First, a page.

My 5 year old had been  asked by her teacher to go to bed at 8 p.m. sharp prior to an important test day. As it happened she slept half an hour later. In the morning, she was in tears because she had disobeyed the teacher.( This is a rather sad commentary on the authority system at her private school, but that is a topic for later.) I tried explaining to her that-

-each child had her own sleep schedule and an arbitrary bedtime made no sense. ( more tears)

-she was to feel free to blame it all on me.( tearful objections -“but it was my responsibility”)

-the teacher was an idiot and she was not to listen to her( shocked tears)

I went around the block (literally and figuratively..the parking lot was full) with these arguments for a while before exasperation took over. “Just lie,” I said, ” and tell her you slept at 8 p.m., ok?”

The tears disappeared like magic.

“That’s what I wanted to do in the first place,” said the politician in training.

What is normal?

In the first 3 years of his life, we were so busy dealing with our son’s eczema and various severe allergies that we really didn’t pay any attention to his personality. Then he started school. School, which is unkind to boys to begin with, has a way of sharply underscoring the qualities that set a child apart from others. Our son was dreamy, distracted and had a tendency to keep to himself. He would look anywhere but at the teacher but be able to answer any questions on the subject being discussed – a parlor trick that caused no end of amazement to the adults interacting with him.

This was over half a dozen years ago, when behavioral disorders were not as much in the cultural mainstream as they are today. Still, we knew he was not like the other kids. I would like to say that we were enlightened enough to know he didn’t need to be tested, but it was most likely the social stigma which kept us from getting him a ‘label’.

Over the course of the years, the 3 guidelines I followed every time I wondered if he really needed external intervention were as follows –

Could he make eye contact and carry on a conversation?

Was he coping at school?

Did he have the ability to make friends and keep them?

So long as the answers to the three questions were in the affirmative, I decided he was ok – different but ok.

Now an excellent article in Newsweek discusses ‘quirky’ kids and how the definition of normal has changed over the years.


More and more, kids who once would have been considered slightly out of step with their peers are emerging with diagnoses of sensory-integration dysfunction, dyspraxia and pervasive developmental disorder, to name a few.

I know this is true from personal experience. If ‘normal’ is a band in the behavior spectrum, that band has been shrinking dramatically. I notice that my son feels less and less out of place as the years go by, not because he has changed in any noticeable way, but that many of the kids around him have behavioral ‘issues’ that once would have just been called personality traits.

The Newsweek article goes on to say –


If we examine ourselves and those around us….we have to admit that everyone is, to a certain extent, odd….So when we worry about our kids’ strange behavior, is it because they deviate from our own expectations of what life should be like for a ‘well adjusted’ 5-, 7-, or 12-year old, or is it because the person in front of us is struggling way more than she should?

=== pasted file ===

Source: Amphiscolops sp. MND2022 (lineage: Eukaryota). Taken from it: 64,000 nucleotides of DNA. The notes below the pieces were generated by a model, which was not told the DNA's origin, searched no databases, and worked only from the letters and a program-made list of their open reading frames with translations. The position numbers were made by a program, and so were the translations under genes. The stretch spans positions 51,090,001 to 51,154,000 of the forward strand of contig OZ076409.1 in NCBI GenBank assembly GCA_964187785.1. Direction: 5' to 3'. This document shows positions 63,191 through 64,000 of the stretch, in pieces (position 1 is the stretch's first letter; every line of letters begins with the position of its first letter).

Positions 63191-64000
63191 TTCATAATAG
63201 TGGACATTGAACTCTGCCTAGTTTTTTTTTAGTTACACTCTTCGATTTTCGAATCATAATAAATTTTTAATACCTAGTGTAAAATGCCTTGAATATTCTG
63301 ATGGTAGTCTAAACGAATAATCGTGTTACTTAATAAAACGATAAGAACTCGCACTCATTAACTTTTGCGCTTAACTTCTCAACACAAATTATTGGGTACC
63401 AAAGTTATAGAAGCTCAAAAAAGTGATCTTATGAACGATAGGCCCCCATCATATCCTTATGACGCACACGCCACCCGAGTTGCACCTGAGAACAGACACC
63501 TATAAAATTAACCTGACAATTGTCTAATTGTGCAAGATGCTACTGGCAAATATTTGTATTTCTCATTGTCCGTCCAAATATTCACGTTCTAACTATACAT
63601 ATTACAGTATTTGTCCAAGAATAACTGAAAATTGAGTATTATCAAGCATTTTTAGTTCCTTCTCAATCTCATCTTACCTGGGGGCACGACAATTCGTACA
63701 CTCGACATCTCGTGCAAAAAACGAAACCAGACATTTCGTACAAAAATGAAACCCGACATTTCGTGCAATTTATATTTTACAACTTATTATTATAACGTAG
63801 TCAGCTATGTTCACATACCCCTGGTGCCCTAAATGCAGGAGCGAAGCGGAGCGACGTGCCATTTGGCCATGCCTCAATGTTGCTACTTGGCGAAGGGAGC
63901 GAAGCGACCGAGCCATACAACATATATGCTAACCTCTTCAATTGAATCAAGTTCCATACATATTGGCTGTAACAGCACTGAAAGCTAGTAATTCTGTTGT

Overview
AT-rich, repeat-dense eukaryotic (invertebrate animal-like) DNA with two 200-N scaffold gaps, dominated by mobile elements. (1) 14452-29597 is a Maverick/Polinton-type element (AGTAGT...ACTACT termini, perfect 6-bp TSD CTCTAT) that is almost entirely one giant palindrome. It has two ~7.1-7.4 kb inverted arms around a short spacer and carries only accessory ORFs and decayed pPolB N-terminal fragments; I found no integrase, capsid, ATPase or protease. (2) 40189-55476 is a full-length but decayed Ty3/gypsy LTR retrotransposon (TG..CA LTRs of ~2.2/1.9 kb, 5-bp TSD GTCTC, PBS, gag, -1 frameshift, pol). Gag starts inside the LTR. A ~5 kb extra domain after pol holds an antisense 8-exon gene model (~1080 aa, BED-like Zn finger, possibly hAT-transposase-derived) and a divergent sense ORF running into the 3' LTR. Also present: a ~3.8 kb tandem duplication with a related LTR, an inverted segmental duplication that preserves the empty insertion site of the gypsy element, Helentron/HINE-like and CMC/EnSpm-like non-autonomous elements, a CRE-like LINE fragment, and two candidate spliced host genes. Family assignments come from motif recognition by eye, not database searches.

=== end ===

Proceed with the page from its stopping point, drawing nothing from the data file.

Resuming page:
I guess the middle road between a behavioral diagnosis from experts and ignoring a potentially serious condition is to make sure your child is capable of coping and navigating his or her world. After that, it is up to us to celebrate your child’s differences.

The postscript to our experiences with our son’s quirkiness is that 6 years after he was born, we had a baby daughter. She is the poster child for ‘normal’. No matter how thin that band of acceptable behavior gets she will always be plumb in the middle of it. She is an uncomplicated child, a joy to have around and a breeze to bring up. And yet, I sometimes catch myself wishing she was a little more imaginative, a little more generous, sensitive and thoughtful – a little more like my quirky, difficult son.

The attraction of religion

Possibly as a result of the evangelist bent of the current administration in the US, there has recently been a rash of atheist manifestos debunking the existence of God and the necessity for religion. There’s Christopher Hitchens’ vitriolic ‘God is not Great’, Richard Dawkins’ ‘The God Delusion’ and a host of other treatises from atheists like Sam Harris and Victor Mills, fed up with the crimes committed by man which appear to have some sort of religious sanction or religious provocation.

To a questioning mind, the existence of God has to be, at the very least, a matter of doubt. As a Hindu, I have been lucky to be part of a religion that is, to put it mildly, rather loosey-goosey. There is room for every intellect, from the slavish, ritualistic devotion to a particular deity to the spiritually evolved Bhagavad Gita and the Upanishads. The framework of Hinduism has perfectly suited my intrinsically skeptical mindset, so I was thrown into confusion when confronted with the need for belief in my 11 year old son.

Like Nachiketa in the Upanishads, my son has lately been obsessed with the after-life – specifically, what happens to us after we die. Being no Yama (except when it comes to homework and bedtime curfews!) I scrambled around for answers that would satisfy without scaring.